NEW ROCHELLE, N.Y. - With the help of a pair of local state Assembly members, the New Rochelle YMCA has found its “lifesavers” and its pool will remain open after receiving $1 million in state grants.
Assembly members Amy Paulin and Steve Otis have each secured $500,000 in grant funds through the state’s Dormitory Authority to cap off the YMCA’s “Be a Lifesaver” campaign to replace the damaged roof over the pool.
The YMCA was forced to close the door to its pool last year, when damage to the ceiling and roof was discovered by contractors, who were in the process of removing the pool’s drop roof, which is no longer permitted due to the moisture that builds up.
During the investigation into the damage, engineers found that the moisture buildup caused severe damage to several corroded steel beams that served as support for the roof structure, forcing a complete replacement of the roof, at an estimated cost of $1.3 million.
In order to secure the necessary bank loans, the YMCA had to raise a minimum of $400,000 to offset costs of the construction project. Paulin and Otis went above and beyond that, locking down the final funding after nearly $275,000 had been raised during several fundraising events in the past few months.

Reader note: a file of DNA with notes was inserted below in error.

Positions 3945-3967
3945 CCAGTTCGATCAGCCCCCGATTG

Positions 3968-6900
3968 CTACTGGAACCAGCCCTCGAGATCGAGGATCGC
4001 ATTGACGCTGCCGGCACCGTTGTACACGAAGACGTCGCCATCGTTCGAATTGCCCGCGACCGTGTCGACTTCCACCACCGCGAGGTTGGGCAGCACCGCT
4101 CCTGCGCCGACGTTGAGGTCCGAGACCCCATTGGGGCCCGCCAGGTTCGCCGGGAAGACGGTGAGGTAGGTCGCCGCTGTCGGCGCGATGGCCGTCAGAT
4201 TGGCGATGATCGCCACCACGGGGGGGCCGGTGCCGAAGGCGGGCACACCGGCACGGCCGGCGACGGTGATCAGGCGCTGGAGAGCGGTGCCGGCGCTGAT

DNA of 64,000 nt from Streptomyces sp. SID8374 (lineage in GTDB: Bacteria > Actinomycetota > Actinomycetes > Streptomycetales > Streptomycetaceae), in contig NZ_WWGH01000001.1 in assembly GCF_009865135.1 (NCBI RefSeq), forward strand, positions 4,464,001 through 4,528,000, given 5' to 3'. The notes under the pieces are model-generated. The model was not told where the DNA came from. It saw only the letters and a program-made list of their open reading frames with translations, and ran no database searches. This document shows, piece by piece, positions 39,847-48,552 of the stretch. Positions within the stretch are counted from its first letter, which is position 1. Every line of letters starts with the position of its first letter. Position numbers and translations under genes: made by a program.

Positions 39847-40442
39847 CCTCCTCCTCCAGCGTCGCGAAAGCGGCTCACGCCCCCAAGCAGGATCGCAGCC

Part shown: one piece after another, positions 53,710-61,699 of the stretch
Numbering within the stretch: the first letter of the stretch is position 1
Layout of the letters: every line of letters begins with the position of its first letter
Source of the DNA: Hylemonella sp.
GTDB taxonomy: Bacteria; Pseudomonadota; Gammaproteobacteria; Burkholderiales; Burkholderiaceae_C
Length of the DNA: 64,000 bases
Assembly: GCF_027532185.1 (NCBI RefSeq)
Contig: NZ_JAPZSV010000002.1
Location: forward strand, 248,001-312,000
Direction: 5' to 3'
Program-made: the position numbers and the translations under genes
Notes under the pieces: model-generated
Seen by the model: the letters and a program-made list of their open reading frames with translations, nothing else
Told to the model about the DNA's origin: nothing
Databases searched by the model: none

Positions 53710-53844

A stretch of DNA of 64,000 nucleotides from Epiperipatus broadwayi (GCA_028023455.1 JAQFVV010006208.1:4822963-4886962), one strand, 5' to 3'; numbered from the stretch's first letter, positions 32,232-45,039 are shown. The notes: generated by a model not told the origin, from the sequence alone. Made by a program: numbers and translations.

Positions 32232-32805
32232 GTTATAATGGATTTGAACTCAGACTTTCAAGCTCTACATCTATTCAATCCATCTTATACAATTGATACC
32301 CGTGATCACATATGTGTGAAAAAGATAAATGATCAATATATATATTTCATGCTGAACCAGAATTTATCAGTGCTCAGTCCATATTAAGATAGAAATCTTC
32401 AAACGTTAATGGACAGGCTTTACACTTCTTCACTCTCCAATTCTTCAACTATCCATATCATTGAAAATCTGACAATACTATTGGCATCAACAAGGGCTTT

“The New Rochelle YMCA is an essential recreational facility in the city,” Paulin said. “The pool is central to its mission and used by young and old alike. It is unthinkable that it could be shut down, and I will work diligently with the community to see that it stays open.”
According to Julie Gallanty, the chief executive officer of the YMCA, the “Be a Lifesaver” campaign is one of the most important in the organization’s history in New Rochelle. As one of the major sources of revenue for the YMCA, if the pool had been forced to close, the entire building may have been boarded up.
Due to its status as an independent YMCA, the New Rochelle branch does not receive support from the larger, national YMCA organization. Because of this distinction, officials were forced to reach out to the community and elected officials to save the place that has served the area for more than three decades.
With the money raised, work is expected to commence at the pool as soon as next week. It is unclear when it will be reopened to the public.
“This fundraiser was the most critical in the Y’s 30-year-history,” she said. “Unfortunately, the reality is, if we don’t raise these funds, our pool would have to close for good, and since it is a major source of funding for us, we would have to close our doors to the community entirely.”
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